Definition of public domain in English:

public domain

noun

  • The state of belonging or being available to the public as a whole, and therefore not subject to copyright.

    ‘the photograph had been in the public domain for 15 years’
    as modifier ‘public-domain software’
    • ‘The once rich public domain is almost a memory as copyright on new creations is commonly held for periods in excess of 140 years total.’
    • ‘The most amazing works in history are public domain but not many public domain recordings exist (even in classical music).’
    • ‘Otherwise, the work dropped into the public domain well before the copyright term would have elapsed.’
    • ‘They have been giving away public domain books available on the internet.’
    • ‘Copyrighted works enter the public domain only when they grow old and the copyrights expire.’
    • ‘You look for as much public domain content as you can get.’
    • ‘Information which has entered the public domain is not subject to confidentiality.’
    • ‘The vast majority of the source material is readily available in the public domain.’
    • ‘The sense of smell is an exceptionally private one, for which there is no common public domain which can be codified.’
    • ‘But then, just as Wells's work was about to enter the public domain, the British copyright period was extended to 70 years after the author's death.’
    • ‘This legislation would strengthen the public domain without burdening copyright owners.’
    • ‘By placing the tape in the public domain, legal experts say, network execs pulled off a neat trick.’
    • ‘Once you've sent me your design, it becomes public domain - owned by nobody and freely available to all.’
    • ‘Gone are the crackles, pops, and extreme hiss that have marred earlier public domain releases.’
    • ‘These are often limited to public domain games like Chess or Backgammon, and the most common proprietary games such as Scrabble or Monopoly.’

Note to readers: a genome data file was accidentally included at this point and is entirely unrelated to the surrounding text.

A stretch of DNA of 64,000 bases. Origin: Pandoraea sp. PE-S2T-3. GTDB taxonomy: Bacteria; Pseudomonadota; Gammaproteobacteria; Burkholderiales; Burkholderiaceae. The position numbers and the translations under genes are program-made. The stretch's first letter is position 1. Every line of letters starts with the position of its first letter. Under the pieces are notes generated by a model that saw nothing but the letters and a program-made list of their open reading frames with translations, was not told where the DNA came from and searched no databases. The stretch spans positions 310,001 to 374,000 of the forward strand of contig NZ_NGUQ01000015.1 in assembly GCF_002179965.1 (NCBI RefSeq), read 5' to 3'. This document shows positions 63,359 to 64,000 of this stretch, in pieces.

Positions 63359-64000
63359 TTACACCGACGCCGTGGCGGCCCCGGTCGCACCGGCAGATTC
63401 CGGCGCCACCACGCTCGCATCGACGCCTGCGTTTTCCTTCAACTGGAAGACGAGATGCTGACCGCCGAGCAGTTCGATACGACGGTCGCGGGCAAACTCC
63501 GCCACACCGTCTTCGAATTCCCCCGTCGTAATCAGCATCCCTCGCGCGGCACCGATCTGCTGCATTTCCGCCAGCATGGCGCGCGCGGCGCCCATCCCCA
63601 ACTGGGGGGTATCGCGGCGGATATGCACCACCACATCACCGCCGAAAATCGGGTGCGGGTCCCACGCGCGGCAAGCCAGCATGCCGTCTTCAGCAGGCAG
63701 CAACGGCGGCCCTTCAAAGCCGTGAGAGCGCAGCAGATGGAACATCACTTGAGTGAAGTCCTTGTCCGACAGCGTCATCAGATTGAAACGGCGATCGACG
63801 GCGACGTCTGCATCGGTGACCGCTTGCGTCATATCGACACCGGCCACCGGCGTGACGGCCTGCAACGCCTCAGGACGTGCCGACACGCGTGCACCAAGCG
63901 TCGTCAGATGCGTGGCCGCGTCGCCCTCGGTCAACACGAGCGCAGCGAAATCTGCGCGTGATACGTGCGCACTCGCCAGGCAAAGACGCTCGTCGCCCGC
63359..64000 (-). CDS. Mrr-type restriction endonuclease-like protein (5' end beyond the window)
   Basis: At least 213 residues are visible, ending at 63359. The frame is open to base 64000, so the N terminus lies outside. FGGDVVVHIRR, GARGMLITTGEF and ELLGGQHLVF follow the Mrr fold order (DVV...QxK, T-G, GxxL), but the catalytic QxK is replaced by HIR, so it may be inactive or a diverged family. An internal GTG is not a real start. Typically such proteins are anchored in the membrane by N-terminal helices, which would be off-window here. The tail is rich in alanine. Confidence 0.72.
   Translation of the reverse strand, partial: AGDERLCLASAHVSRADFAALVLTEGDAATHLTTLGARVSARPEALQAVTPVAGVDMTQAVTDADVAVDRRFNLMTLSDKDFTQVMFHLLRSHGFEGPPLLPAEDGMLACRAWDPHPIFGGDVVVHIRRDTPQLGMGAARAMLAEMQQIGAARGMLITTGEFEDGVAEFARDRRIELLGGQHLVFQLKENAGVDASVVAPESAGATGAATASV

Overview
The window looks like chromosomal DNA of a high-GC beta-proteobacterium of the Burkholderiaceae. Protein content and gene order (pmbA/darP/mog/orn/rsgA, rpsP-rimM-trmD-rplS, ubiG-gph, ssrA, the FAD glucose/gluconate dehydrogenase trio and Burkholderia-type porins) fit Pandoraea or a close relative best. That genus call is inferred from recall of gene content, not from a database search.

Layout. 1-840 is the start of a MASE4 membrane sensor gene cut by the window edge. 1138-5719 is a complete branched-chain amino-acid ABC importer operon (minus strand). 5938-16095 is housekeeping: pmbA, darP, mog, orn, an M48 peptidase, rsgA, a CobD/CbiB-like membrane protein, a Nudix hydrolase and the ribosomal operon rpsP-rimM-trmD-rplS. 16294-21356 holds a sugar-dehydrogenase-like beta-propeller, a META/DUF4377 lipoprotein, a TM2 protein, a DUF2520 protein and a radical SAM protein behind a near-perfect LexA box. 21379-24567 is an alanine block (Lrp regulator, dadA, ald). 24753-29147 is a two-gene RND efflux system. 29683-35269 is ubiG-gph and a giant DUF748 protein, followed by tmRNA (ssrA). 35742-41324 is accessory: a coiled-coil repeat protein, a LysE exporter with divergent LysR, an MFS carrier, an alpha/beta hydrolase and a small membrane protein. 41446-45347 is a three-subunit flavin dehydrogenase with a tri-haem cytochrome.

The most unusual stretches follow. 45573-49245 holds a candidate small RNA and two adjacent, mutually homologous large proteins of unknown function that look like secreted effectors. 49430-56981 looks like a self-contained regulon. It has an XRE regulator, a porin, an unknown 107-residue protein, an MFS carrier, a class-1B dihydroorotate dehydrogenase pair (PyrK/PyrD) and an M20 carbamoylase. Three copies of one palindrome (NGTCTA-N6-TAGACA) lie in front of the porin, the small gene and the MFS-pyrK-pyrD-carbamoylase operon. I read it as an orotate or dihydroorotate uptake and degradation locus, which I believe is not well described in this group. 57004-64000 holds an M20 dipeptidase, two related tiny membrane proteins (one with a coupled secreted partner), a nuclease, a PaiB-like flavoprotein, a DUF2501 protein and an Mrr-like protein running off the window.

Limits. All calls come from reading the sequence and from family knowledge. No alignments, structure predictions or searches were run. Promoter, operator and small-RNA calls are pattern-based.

• ‘If some work becomes famous enough, it becomes part of the public domain, and loses copyright protection.’
    • ‘Project Gutenberg is an organisation which is committed to making available the electronic version of public domain texts.’
    • ‘Older material is luckily public domain, and hence legally safer to digitally preserve, enhance, and disseminate.’
    • ‘The idea is to turn what was previously public domain into private domain, at a symbolic level.’
    • ‘Though the Spanish data are also public domain information, accessing the Spanish data has proven to be more of a challenge.’
    • ‘The service is to be launched in the first quarter of 2005 and will distribute only licensed and public domain content.’
    • ‘Regardless of Crown ownership and public domain, the Government has the right to regulate and the sovereignty of Parliament is assured.’
    • ‘The small graphic icons that decorate the pages are probably also public domain and can be freely used without need for any permission.’
    • ‘Purchasing DVD versions of public domain films can be a tricky business - definitely a buyer beware situation, if there ever was one.’
    • ‘That system was first shown in 1967 but the patent lapsed and the technology became public domain.’
    • ‘The music is masked by a gentle rain of pops and hisses, but that's the nature of the game with public domain footage.’
    • ‘Women's power enacted in the public domain constitutes the subject of several chapters.’
    • ‘Most research begins in government-funded studies; the findings of which become public domain.’
    • ‘I don't know all the jurisdiction issues and rights on a prisoner being kept in public domain like this, but I don't want to be stepping on toes.’

Pronunciation

public domain

/ˈpəblɪk doʊˈmeɪn/